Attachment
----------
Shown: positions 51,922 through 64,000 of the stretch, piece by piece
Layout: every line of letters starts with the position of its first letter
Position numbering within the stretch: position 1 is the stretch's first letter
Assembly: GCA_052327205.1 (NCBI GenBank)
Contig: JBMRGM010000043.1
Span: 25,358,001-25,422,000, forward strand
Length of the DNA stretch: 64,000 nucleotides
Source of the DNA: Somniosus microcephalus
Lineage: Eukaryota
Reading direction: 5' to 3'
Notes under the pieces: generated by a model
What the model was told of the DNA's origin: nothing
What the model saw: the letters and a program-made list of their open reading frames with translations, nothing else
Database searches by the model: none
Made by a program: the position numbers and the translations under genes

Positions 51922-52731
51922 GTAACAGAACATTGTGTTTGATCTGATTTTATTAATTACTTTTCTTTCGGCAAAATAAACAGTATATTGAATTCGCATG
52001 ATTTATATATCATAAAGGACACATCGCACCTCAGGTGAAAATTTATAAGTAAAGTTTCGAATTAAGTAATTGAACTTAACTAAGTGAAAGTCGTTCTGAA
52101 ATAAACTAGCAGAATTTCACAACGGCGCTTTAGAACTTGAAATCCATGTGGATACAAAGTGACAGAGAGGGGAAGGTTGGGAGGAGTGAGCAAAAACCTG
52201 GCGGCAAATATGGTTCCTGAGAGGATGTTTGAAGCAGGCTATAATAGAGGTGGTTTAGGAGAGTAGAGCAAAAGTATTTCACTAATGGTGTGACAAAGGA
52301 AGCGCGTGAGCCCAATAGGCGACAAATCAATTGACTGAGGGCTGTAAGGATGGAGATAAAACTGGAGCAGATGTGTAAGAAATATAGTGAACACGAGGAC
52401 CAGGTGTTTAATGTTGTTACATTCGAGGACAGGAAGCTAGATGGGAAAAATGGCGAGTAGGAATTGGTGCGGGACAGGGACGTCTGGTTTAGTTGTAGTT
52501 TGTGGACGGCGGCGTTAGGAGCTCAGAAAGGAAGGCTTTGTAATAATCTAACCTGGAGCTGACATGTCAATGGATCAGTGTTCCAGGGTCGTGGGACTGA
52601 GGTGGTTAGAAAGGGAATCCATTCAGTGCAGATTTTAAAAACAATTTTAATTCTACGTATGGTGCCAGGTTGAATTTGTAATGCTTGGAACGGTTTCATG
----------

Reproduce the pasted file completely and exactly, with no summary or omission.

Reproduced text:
Shown: positions 51,922 through 64,000 of the stretch, piece by piece
Layout: every line of letters starts with the position of its first letter
Position numbering within the stretch: position 1 is the stretch's first letter
Assembly: GCA_052327205.1 (NCBI GenBank)
Contig: JBMRGM010000043.1
Span: 25,358,001-25,422,000, forward strand
Length of the DNA stretch: 64,000 nucleotides
Source of the DNA: Somniosus microcephalus
Lineage: Eukaryota
Reading direction: 5' to 3'
Notes under the pieces: generated by a model
What the model was told of the DNA's origin: nothing
What the model saw: the letters and a program-made list of their open reading frames with translations, nothing else
Database searches by the model: none
Made by a program: the position numbers and the translations under genes

Positions 51922-52731
51922 GTAACAGAACATTGTGTTTGATCTGATTTTATTAATTACTTTTCTTTCGGCAAAATAAACAGTATATTGAATTCGCATG
52001 ATTTATATATCATAAAGGACACATCGCACCTCAGGTGAAAATTTATAAGTAAAGTTTCGAATTAAGTAATTGAACTTAACTAAGTGAAAGTCGTTCTGAA
52101 ATAAACTAGCAGAATTTCACAACGGCGCTTTAGAACTTGAAATCCATGTGGATACAAAGTGACAGAGAGGGGAAGGTTGGGAGGAGTGAGCAAAAACCTG
52201 GCGGCAAATATGGTTCCTGAGAGGATGTTTGAAGCAGGCTATAATAGAGGTGGTTTAGGAGAGTAGAGCAAAAGTATTTCACTAATGGTGTGACAAAGGA
52301 AGCGCGTGAGCCCAATAGGCGACAAATCAATTGACTGAGGGCTGTAAGGATGGAGATAAAACTGGAGCAGATGTGTAAGAAATATAGTGAACACGAGGAC
52401 CAGGTGTTTAATGTTGTTACATTCGAGGACAGGAAGCTAGATGGGAAAAATGGCGAGTAGGAATTGGTGCGGGACAGGGACGTCTGGTTTAGTTGTAGTT
52501 TGTGGACGGCGGCGTTAGGAGCTCAGAAAGGAAGGCTTTGTAATAATCTAACCTGGAGCTGACATGTCAATGGATCAGTGTTCCAGGGTCGTGGGACTGA
52601 GGTGGTTAGAAAGGGAATCCATTCAGTGCAGATTTTAAAAACAATTTTAATTCTACGTATGGTGCCAGGTTGAATTTGTAATGCTTGGAACGGTTTCATG